DUBAI: In an effort to raise awareness of endangered big cats and their ecosystems, the US-based independent non-profit foundation Catmosphere is hosting a worldwide ‘Catwalk’ on November 6 in a bid to get people moving and simultaneously benefit the world’s big cats.
Catmosphere was launched in July by Princess Reema bint Bandar Al-Saud, Saudi Arabia’s ambassador to the US, who is on a mission to safeguard the lives and wellbeing of big cats. Catmosphere aims to magnify the efforts of Panthera, the only organization in the world devoted to the conservation of 40 species of wild cats.
“Catmosphere is a catalyst for change. Its campaigns and activations are (intended) to build momentum globally around big cat conservation,” Princess Reema told Arab News. “I first understood the threat to the future of big cats when I learned about Panthera’s work in Saudi Arabia with the Royal Commission of AlUla, where they are researching the status of the Arabian leopard in the Kingdom with a view to forging a path for its recovery in the region.”
Many species of big cats are now facing extinction. Catmosphere focuses on Panthera’s conservation efforts covering seven big cat species: Tigers, lions, cheetahs, jaguars, pumas, leopards, and snow leopards.
“The future of big cats is under threat, primarily due to diminishing habitats,” Princess Reema said. “Accordingly, Catwalk is striving for a healthy habitat for big cats, and healthy habitats start at home. A healthy and active lifestyle helps us respect our own bodies, and engaging with our environment gives us an appreciation for the fundamental role it plays in all of life. Catwalk invites us all to ignite physical movement locally, and in doing so trigger the big cat conservation movement globally.”
Princess Reema, who sits on the boards of both the Catmosphere foundation and Panthera’s Conservation Council, is actively involved in Catwalk as part of the leadership team.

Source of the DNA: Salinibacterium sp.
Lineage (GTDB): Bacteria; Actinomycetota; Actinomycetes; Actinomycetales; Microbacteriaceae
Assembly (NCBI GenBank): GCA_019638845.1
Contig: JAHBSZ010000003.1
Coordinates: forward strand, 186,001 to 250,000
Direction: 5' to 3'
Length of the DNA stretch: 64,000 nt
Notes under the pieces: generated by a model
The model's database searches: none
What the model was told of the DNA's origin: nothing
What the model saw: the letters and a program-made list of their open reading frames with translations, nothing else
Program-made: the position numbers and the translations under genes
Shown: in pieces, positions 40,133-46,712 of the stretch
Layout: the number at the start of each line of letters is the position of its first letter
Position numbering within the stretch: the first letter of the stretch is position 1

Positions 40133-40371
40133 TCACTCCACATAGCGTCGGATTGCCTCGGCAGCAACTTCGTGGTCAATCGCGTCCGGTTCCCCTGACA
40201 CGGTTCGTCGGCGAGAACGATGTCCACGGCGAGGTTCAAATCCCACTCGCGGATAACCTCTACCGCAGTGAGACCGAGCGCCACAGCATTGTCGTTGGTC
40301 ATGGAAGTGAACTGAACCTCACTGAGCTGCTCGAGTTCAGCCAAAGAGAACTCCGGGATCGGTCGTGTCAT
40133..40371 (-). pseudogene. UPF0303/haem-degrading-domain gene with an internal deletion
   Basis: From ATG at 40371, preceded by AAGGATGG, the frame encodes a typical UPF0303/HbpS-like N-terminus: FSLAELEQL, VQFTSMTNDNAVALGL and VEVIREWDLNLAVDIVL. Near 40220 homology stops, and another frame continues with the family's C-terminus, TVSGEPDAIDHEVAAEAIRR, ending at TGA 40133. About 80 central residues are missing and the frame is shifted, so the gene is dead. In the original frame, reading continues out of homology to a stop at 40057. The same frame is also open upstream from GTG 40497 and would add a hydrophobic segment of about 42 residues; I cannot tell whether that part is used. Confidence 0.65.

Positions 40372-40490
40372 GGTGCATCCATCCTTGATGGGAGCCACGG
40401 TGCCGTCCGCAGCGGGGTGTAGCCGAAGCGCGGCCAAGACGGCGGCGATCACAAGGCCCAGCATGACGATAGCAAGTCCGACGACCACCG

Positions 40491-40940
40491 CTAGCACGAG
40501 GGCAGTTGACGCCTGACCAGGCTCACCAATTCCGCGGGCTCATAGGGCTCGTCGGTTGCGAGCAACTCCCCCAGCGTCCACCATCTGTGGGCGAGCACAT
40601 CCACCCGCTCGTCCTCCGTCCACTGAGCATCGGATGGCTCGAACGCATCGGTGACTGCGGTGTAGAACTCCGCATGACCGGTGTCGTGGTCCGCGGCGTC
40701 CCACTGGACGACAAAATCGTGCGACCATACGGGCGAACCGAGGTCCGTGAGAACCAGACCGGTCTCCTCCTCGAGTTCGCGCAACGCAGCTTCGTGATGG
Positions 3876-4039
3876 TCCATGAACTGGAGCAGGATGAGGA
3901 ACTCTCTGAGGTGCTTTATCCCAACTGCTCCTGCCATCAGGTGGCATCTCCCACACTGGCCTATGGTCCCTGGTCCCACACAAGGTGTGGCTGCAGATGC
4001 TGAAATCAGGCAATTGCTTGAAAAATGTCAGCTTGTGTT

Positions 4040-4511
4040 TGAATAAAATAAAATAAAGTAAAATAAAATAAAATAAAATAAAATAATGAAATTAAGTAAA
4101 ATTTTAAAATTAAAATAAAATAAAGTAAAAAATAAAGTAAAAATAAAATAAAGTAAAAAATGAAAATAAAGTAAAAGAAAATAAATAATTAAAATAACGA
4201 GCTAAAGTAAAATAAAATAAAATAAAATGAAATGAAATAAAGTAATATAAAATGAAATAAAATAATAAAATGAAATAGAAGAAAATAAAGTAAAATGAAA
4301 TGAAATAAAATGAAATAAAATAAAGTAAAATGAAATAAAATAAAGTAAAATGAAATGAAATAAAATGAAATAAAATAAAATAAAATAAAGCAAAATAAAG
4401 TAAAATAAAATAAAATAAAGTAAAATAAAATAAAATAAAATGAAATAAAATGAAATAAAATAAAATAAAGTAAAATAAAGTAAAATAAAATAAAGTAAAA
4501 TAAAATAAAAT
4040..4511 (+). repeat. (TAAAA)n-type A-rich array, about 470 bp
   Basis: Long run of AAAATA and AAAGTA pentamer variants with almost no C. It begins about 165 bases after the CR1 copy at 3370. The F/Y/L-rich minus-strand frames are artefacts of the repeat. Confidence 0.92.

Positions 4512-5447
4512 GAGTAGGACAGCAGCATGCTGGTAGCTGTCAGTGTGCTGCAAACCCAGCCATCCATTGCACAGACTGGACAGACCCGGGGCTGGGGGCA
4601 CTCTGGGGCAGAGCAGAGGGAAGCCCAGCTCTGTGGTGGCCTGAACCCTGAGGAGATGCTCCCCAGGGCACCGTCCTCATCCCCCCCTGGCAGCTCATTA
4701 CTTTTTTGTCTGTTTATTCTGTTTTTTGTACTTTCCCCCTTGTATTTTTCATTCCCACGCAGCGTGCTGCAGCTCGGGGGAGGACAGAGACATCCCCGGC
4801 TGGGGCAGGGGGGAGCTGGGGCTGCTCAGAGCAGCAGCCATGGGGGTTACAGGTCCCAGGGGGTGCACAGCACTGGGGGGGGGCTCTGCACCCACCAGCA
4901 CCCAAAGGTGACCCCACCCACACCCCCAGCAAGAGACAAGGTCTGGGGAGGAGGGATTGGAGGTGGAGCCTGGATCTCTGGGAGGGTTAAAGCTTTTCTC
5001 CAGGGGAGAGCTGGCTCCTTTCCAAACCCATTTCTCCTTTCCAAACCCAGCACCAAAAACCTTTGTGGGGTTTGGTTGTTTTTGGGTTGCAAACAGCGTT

It hopes to rally supporters around the world to take part in the global, mass-participation seven-kilometer walk on Nov. 6.
The event is open to everyone and can be completed in whatever way works best for the participant, wherever they are in the world. What is unique about the event is its link between building awareness about big cats, the environment and the importance of one’s own health, wellbeing and physical fitness.
“The global mass-participation activity aims to form a bridge between cat conservation, the environment, and active lifestyles, and brings together my own past experiences in campaign curation,” Princess Reema said. “I’m excited to work with different stakeholders all around the globe to map a path for scalable, inclusive campaign delivery that demonstrates how igniting a movement locally can result in meaningful change, ensuring the wellbeing and continuation of big cat populations globally.”
Princess Reema stressed that the pandemic has impacted the world’s experience of both wildlife and community.
According to the World Health Organization, 24 percent of all human deaths are attributable to environmental factors. A quarter of the world’s population is at risk due to insufficient exercise in increasingly sedentary societies. Big cats are even more dependent on their environments than humans.
Panthera has warned that important species are threatened by habitat loss, and that the tiger, lion, leopard and cheetah have lost between 65 percent and 96 percent of their historical numbers.
“The reality of the pandemic and the experience that the whole world has just had of separation and isolation from human communities due to COVID-19 is very much what was done to the big cats when we cut off their territorial corridors and isolated them from their natural habitats in nature,” Princess Reema said.
“Just as we have seen that impact on us, imagine what that impact has been on them. Catwalk is hoping to highlight a very simple fact: That our collective wellbeing is interconnected, and so it is incumbent on all of us to operate through empathy and provide spaces that we as humans would want to live and thrive in, and ensure the same for big cats,” she added.
As Princess Reema underlines, given the challenges presented by the pandemic over the past 18 months, now is the time to reassess our relationship with nature and as well as that “between a healthy person and a healthy environment, to showcase the potential that each of us has to ensure a healthy future for big cats, too.”